The photo tool we didn’t think we needed.
Lots of new photo products come our way throughout the year, and when this one arrived, the SpyderLensCal Lens Calibration Systemwe made a call to the company.
It went something like this: “Really? Our lenses are tack sharp and why on earth would we need something like this? And for $60.??? Fine. We’ll try it out, and get back to you.”
OK, to start off, it was packed flat and set up easy.
We got 2 tripods out and set the testing area, following the easy steps.
Now we had never seen the focus adjustment section on our camera before. or paid attention to it anyway.
There, in the Wrench section, a was the AF Fine Tune. OK, ready to test.
First up was a 24-70mm 2.8 Nikon lens on a D700.
Woah. Slightly off, with a +7 correction.
Moved onto our other lenses that are usually thrown in the bag, and sure enough, off just a little on each.
The AF Fine Tune corrected it all and once re-tested, all was as it should be.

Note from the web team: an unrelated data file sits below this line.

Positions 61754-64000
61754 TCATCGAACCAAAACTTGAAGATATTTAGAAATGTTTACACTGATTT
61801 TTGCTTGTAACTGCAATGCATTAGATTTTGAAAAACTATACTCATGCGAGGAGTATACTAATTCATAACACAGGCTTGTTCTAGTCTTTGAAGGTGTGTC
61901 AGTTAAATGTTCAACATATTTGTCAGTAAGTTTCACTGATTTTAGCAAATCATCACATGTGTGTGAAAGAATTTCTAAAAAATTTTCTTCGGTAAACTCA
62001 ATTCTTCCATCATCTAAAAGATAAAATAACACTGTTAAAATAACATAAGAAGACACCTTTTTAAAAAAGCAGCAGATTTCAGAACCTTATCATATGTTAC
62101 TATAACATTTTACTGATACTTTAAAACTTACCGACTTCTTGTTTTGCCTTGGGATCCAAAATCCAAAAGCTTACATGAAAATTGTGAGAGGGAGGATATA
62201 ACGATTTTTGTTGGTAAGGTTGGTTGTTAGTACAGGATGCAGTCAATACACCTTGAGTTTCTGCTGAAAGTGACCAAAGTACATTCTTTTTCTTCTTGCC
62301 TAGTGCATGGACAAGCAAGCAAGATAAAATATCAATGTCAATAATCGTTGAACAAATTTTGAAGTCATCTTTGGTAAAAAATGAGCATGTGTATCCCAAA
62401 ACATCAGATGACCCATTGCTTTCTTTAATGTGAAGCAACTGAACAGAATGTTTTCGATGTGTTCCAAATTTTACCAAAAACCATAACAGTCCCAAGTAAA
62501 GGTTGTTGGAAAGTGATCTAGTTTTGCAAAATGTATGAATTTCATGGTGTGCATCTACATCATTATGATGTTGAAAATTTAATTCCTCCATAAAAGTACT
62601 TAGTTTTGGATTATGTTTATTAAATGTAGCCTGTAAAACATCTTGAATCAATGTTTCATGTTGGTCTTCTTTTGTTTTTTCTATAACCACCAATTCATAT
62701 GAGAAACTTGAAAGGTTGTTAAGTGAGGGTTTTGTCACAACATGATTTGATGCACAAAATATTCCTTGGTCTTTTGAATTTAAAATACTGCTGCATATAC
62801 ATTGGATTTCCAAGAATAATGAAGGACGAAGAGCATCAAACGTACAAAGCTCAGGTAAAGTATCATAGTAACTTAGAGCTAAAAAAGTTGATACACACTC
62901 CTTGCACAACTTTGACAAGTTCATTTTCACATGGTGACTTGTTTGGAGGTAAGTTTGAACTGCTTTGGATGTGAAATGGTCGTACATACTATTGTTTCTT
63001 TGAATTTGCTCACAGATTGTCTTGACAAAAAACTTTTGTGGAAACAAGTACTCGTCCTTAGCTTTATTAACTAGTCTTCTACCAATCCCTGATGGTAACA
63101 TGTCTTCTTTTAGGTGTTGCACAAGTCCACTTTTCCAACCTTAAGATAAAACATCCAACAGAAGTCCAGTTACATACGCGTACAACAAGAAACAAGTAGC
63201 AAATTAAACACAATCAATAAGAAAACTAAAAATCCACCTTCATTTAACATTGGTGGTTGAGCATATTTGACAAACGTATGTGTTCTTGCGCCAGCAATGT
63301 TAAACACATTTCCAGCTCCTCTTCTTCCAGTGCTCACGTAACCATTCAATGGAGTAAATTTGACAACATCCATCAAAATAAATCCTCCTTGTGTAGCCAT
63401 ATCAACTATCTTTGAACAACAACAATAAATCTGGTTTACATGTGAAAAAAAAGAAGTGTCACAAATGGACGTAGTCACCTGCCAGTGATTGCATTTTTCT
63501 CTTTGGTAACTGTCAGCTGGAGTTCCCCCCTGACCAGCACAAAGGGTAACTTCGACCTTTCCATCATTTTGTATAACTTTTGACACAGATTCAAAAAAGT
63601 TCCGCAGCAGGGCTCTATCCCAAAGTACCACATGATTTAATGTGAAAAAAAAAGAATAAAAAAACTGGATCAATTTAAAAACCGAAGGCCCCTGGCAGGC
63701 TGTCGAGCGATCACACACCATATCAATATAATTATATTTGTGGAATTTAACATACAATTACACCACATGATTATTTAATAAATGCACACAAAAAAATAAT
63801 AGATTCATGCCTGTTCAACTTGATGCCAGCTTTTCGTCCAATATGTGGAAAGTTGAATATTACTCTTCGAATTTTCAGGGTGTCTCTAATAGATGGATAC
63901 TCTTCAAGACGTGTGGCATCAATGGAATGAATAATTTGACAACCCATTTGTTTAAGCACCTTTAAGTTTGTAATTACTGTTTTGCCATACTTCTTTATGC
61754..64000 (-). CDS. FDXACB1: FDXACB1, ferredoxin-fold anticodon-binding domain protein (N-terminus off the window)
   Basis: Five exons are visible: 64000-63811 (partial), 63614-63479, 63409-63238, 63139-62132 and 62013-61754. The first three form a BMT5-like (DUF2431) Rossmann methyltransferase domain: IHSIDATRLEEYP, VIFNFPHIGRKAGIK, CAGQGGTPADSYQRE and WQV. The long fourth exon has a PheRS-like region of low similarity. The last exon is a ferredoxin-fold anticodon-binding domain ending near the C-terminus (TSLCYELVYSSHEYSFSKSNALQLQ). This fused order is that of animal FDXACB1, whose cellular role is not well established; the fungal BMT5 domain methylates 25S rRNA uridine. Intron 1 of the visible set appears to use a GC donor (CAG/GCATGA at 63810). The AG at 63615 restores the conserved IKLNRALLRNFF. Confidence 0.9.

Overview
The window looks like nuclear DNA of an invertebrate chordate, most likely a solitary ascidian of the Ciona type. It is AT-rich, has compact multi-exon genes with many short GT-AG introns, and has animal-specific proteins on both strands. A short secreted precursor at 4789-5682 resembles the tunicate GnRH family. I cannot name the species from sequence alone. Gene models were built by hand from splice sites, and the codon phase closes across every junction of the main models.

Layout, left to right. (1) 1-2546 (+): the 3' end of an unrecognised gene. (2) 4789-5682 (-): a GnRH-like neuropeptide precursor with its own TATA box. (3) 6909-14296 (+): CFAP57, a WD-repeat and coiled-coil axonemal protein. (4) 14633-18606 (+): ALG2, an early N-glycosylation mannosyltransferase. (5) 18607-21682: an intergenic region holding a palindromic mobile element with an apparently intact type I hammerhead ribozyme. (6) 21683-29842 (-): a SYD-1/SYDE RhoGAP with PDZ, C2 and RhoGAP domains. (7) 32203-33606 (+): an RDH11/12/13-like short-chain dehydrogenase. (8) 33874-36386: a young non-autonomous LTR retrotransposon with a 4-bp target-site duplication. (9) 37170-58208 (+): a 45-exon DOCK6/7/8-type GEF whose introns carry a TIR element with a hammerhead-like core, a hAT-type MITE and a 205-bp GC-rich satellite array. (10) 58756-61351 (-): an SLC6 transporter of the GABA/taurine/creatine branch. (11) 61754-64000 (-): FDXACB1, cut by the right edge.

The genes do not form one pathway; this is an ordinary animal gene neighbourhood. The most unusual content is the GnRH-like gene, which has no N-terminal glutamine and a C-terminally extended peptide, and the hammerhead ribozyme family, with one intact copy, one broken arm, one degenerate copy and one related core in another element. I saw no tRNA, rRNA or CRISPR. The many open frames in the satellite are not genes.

Up to 20 lenses are able to be stored in the camera, so each time the specific lens goes on, the corrected calibration kicks in and you are set.
Check the video for a real life look at the unit.
In hindsight, we knew something may be up, but felt it was operator error. The focus point chosen, was slightly off.
It also proves that there is a reason to having the AF fine-tune function in the first place; every camera body and lens may not react exactly the same, once coupled.
Look at the list of cameras that have this feature:
Supports autofocus adjustments:
Canon (50D, 7D, 5DMkII, 1DMkIII, 1DMkIV, 1DsMkIII, 1DIV)
Nikon (D300, D300s, D700, D3, D3s, D3x)
Sony (A850, A900)
Olympus (E-30, E-620)
Pentax (K20D, K7D)
There are some other solutions to this problem, but this is the one that opened our eyes.
You may not need to tune your gear like a fine Italian sports car, but you can’t ignore maintenance either.
At $60. it may seem like a lot, but use it twice a year, stay sharp, and maybe even share it with a friend.